Base metals prices on the London Metal Exchange were mixed on Wednesday November 29, with copper and aluminium declining for a third day in a row while nickel and lead bucked the trend. Read more in our live futures report.
Here are how prices looked at the end of the day on Wednesday.
Miners and smelters need to reach an agreement on profitable treatment and refining charges (TC/RCs) that will benefit the entire copper industry for the long term, Jiangxi Copper president Wu Yuneng told delegates at Metal Bulletin’s 13th Asia Copper Conference.
He Jinbi, chairman and chief executive officer of Maike Group, told delegates at the conference that the copper price will reach $7,300 per tonne in the next six months and exceed $8,000 per tonne in 2018.
The annual copper TC/RC benchmark should settle within a range of $80-$85 per tonne/8-8.5 cents per lb for 2018, a level that Chinese smelters should find profitable, Nicholas Snowden, senior metals analyst at Standard Chartered, said at the conference.
Don Smale, secretary general of the International Copper Study Group, estimated that 2018 global copper production will increase 2.5% for both concentrates and metal.
Faced with rising costs and environmental pressure, copper miners need higher prices around or above $7,500 per tonne to justify new investments in production and to keep up with growing demand, executives from key mining companies also said at the conference.
The US Commerce Department has elected to self-initiate anti-dumping and countervailing duty investigations into imports of Chinese common alloy aluminium sheet.
The end of a nine-month strike at Canadian miner Noranda Income Fund’s zinc processing facility in Salaberry-de-Valleyfield, Quebec, is unlikely to push spot market premiums lower in the near term.
Zinc premiums were up in Europe due to growing transportation costs but were largely flat in Asia amid a closed arbitrage window, while lead buying interest boosted premiums in India and Southeast Asia.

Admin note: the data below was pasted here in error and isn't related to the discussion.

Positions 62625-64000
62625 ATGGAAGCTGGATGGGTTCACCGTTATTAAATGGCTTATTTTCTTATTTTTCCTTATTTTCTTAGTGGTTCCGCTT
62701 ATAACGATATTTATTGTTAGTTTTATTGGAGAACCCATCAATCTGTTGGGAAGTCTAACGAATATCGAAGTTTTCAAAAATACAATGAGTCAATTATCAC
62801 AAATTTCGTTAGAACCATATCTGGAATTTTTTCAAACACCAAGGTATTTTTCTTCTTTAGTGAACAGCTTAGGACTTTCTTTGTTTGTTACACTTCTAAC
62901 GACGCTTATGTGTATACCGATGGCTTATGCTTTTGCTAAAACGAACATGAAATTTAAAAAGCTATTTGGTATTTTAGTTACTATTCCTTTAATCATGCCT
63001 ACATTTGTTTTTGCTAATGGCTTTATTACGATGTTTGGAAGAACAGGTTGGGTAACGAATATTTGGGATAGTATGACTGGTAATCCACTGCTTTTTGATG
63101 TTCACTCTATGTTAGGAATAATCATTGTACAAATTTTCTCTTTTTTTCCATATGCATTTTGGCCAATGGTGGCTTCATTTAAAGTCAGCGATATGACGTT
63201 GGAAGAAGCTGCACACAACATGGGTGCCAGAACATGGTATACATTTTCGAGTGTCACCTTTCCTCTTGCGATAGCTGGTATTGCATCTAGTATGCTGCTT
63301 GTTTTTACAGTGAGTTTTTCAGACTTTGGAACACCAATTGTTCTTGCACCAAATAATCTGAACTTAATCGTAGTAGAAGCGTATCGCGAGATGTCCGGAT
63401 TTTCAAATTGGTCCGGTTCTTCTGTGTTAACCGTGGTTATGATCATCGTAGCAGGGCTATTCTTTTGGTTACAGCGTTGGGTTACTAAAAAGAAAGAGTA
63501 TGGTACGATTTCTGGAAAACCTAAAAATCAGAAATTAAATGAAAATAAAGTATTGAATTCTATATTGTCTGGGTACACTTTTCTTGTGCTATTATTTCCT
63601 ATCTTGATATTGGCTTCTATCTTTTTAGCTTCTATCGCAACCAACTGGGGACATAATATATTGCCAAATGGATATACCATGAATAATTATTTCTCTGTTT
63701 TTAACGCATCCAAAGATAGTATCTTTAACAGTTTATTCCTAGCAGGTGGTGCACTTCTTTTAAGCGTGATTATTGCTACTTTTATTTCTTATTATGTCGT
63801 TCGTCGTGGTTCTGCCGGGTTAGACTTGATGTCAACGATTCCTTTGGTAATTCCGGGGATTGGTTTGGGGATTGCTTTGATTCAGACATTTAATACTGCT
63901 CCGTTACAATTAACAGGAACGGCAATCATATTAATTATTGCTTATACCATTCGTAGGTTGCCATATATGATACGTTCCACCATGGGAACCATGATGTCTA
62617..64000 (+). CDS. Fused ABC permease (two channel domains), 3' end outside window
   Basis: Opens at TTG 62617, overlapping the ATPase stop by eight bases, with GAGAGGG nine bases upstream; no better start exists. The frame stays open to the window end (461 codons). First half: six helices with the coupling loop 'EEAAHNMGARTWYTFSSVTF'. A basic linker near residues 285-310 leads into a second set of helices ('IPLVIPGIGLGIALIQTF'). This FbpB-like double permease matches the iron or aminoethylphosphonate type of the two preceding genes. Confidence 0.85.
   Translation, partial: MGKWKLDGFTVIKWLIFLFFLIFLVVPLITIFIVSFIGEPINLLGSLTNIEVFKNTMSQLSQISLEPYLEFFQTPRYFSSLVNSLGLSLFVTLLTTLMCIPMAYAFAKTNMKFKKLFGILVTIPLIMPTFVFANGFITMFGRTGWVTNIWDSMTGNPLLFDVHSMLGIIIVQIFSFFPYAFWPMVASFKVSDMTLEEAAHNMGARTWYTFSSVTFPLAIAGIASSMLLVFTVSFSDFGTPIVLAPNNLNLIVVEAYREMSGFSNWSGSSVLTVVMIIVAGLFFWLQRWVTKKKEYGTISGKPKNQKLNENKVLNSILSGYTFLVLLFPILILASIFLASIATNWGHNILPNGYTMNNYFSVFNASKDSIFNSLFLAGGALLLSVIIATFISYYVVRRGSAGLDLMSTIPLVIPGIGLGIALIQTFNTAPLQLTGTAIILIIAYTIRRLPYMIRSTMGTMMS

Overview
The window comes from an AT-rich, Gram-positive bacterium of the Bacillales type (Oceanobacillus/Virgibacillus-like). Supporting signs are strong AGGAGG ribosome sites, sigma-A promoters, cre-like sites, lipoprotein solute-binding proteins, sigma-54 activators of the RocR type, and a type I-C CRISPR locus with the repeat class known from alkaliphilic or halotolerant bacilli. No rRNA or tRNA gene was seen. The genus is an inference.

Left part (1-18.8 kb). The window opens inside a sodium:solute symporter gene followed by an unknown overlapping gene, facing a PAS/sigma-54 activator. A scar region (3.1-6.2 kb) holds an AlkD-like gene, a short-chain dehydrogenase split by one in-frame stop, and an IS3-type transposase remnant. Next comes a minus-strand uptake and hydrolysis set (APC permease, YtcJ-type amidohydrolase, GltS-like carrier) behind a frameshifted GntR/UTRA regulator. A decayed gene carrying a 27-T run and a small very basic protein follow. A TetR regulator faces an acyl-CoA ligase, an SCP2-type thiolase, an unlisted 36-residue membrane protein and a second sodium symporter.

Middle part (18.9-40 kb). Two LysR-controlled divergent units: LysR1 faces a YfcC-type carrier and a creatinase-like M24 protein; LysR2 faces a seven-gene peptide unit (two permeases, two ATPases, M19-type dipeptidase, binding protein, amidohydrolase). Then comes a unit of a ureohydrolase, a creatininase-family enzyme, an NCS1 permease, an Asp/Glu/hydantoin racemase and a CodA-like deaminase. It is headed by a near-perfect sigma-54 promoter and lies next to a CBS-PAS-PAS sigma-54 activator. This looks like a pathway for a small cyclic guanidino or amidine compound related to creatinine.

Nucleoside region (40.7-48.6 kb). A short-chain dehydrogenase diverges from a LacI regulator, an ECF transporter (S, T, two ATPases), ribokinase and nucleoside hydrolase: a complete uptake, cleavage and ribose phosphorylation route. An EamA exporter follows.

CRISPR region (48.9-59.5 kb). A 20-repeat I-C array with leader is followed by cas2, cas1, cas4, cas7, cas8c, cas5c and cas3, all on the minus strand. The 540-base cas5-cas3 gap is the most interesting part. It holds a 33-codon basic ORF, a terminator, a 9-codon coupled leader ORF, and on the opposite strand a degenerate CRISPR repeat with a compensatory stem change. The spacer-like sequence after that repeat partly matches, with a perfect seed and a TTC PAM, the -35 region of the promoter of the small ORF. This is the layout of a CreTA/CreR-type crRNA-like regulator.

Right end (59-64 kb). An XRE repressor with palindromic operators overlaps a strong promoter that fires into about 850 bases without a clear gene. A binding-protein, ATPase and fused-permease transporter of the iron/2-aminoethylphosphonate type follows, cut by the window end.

Spot copper premiums were largely unchanged in a week when Codelco raised annual levels in East Asia and the market gathered to assess the 2018 market at Cesco Asia Copper Week in Shanghai.
Copper premiums were little changed in the United States over the past week, with annual contract negotiations hitting a snag due to the Thanksgiving holiday break.
Global aluminium premiums were broadly stable in the week to November 28, and while some downside pressure remains heading into year-end sentiment for next year is generally positive.
The spot aluminium premium in the United States was flat for a third week in a row, with market participants indicating that the spot market has generally been bereft of activity.
Shanghai nickel premiums fell on Tuesday, pressured by tighter credit availability in the region and weaker demand from the stainless steel sector, while premiums were firm in the US and edged up in Europe.
Tin premiums were unchanged across the board in the week to November 28, with sources citing decreased demand in some regions caused by the annual winter slump in the northern hemisphere and the season holiday slowdown.
Nigeria must increase its exploration and marketing of ores and alloys as well as industrial minerals to grow its mining sector, the country’s minister for mines and steel development said at a reception in London.
Hong Kong Exchanges & Clearing Ltd, parent company of the London Metal Exchange, said it opened its first overseas office in Singapore on Wednesday.
Nickel ore production in the Philippines fell to 19.01 million dry metric tonnes in the first nine months of the year, down 11% from the same period last year, according to the country’s Mines and Geosciences Bureau.
South Korea’s Public Procurement Service awarded a 1,000-tonne good western aluminium tender at $114 per tonne on November 29, a notice from the agency said.
The latest news and price moves to start the Asian day on Thursday November 30.